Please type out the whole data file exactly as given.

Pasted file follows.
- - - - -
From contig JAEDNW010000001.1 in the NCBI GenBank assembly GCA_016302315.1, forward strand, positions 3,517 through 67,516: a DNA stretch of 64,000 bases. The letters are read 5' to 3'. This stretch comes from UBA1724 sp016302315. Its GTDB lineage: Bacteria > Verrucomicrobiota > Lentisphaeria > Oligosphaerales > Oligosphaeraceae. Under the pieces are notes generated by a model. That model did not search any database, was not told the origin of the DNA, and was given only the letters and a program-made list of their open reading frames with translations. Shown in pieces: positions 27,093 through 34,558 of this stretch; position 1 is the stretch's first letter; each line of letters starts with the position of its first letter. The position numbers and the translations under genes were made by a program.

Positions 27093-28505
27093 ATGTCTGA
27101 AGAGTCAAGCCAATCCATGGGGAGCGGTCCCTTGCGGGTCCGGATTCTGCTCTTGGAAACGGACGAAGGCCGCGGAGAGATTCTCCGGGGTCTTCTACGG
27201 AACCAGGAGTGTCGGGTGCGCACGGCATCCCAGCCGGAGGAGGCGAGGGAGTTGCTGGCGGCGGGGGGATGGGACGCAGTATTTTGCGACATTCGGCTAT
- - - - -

From contig JAEDNW010000001.1 in the NCBI GenBank assembly GCA_016302315.1, forward strand, positions 3,517 through 67,516: a DNA stretch of 64,000 bases. The letters are read 5' to 3'. This stretch comes from UBA1724 sp016302315. Its GTDB lineage: Bacteria > Verrucomicrobiota > Lentisphaeria > Oligosphaerales > Oligosphaeraceae. Under the pieces are notes generated by a model. That model did not search any database, was not told the origin of the DNA, and was given only the letters and a program-made list of their open reading frames with translations. Shown in pieces: positions 27,093 through 34,558 of this stretch; position 1 is the stretch's first letter; each line of letters starts with the position of its first letter. The position numbers and the translations under genes were made by a program.

Positions 27093-28505
27093 ATGTCTGA
27101 AGAGTCAAGCCAATCCATGGGGAGCGGTCCCTTGCGGGTCCGGATTCTGCTCTTGGAAACGGACGAAGGCCGCGGAGAGATTCTCCGGGGTCTTCTACGG
27201 AACCAGGAGTGTCGGGTGCGCACGGCATCCCAGCCGGAGGAGGCGAGGGAGTTGCTGGCGGCGGGGGGATGGGACGCAGTATTTTGCGACATTCGGCTAT